Security / August 5, 2015

Why We Need Hackers

This week I’m at Black Hat, perhaps the most well-known hacker convention in the world. And, over the years, I have witnessed tremendous changes for this event.  What was once a semi-clandestine security geek gathering, where noobs like me feared being hacked while at the event, today has taken on the look and fee of any other commercialized trade show.  But one thing hasn’t changed, and that’s the disclosure of all sorts of new and interesting hacks.

My first Black Hat experience was 10 years ago. I was drawn into quite a controversial issue, one that some of you may recall, involving Michael Lynn, a researcher at ISS, and Cisco. It was quite the kerfuffle. More so, it generated a heated debate about ethical vulnerability disclosure processes and how IT vendors should respond to such “findings.”  But, what piqued my curiosity ran much deeper… why do we even need hackers?

Taking a page out of Wikipedia, “a hacker is someone who seeks and exploits weaknesses in a computer system or computer network.”  They key words there are “seeks and exploits weaknesses.” Wait a second, doesn’t that apply to just about every industry?

Sales and marketing organizations seek to exploit weaknesses of their competitors in order to gain market share. Professional sports teams seek to exploit weaknesses of their opponents in order to win championships.  Medical researchers seek to exploit weaknesses within the genetic make up of diseases to find new cures. Lawyers seek to exploit weaknesses in testimony, the law, well, just about everything they can in order to win. Hackers are everywhere; it’s just the ones in computer security that tend to get the bad rap.

And why is that? My guess is that it has to do with the destructive nature of viruses and worms. Yes, I’m referring to things like Melissa, ILOVEYOU, and who could forget Code Red or Nimda?  My personal nightmare came in 1999 with ExploreZip, which wiped out all the electronic files at where I worked. (Yeah, losing all your hard work tends to make people really angry.)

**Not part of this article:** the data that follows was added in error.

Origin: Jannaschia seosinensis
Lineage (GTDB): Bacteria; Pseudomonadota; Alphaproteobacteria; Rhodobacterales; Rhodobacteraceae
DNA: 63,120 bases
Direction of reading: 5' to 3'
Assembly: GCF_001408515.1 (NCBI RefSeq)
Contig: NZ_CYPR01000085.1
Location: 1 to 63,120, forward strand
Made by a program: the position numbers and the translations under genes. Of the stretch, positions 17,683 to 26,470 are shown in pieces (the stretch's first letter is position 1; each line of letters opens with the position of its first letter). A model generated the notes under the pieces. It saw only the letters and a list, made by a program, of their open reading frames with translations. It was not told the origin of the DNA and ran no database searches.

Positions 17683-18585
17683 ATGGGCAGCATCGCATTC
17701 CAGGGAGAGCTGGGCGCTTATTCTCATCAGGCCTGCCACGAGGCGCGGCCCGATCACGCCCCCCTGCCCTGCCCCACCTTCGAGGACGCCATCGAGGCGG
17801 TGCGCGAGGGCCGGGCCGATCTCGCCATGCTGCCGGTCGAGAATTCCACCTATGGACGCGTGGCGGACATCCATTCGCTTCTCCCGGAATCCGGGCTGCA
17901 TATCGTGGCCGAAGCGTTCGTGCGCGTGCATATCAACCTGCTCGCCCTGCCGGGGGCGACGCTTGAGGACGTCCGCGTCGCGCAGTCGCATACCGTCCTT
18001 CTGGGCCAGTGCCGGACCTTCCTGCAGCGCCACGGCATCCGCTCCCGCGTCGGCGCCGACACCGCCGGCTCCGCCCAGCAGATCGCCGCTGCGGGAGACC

But that was so 2000. Things have changed and hackers (and malware) are way more clever and sophisticated.  Enter today nation-state cyber warriors, international cybercrime syndicates and advanced malware like Stuxnet. These are the actors who comprise most of the annual $400 Billion lost globally to cybercrime.

But, there’s another side to hackers… the “White Hat” side, which is far more important and I would argue, has a greater market impact. I’m not just talking about pen testers, but really what I’m addressing are the “researchers” (i.e. hackers) who find the holes – the same holes – that allow bad guys to do their nefarious deeds.

We (and I mean everyone) need these kinds of hackers, and here’s why.  Today, most electronic goods (hardware and software) are pushed to market under tremendous time and price pressures. Often, this translates to offerings coming to market with latent vulnerabilities. Now normally, internal quality assurance processes ferret out these vulnerabilities before goods become available, but many times these vulnerabilities are incredibly subtle and are missed until someone else finds them – our hacker.

Hackers represent our collective, crowd-sourced solution to making products better. They find the errors that were overlooked at the factory. They find the coding mistakes that allow others to insert malicious code.  By working with the vendor community in an ethical and responsible way, they add tremendous value, which helps us all.  And, this is why we need hackers.

Here I am at Black Hat, and I still consider myself to be a noob. I’m less worried today about being hacked at the show, but I’m more convinced that the industry need events like Black Hat, responsible hackers, transparency around privacy, and the sharing of information that makes technology better.

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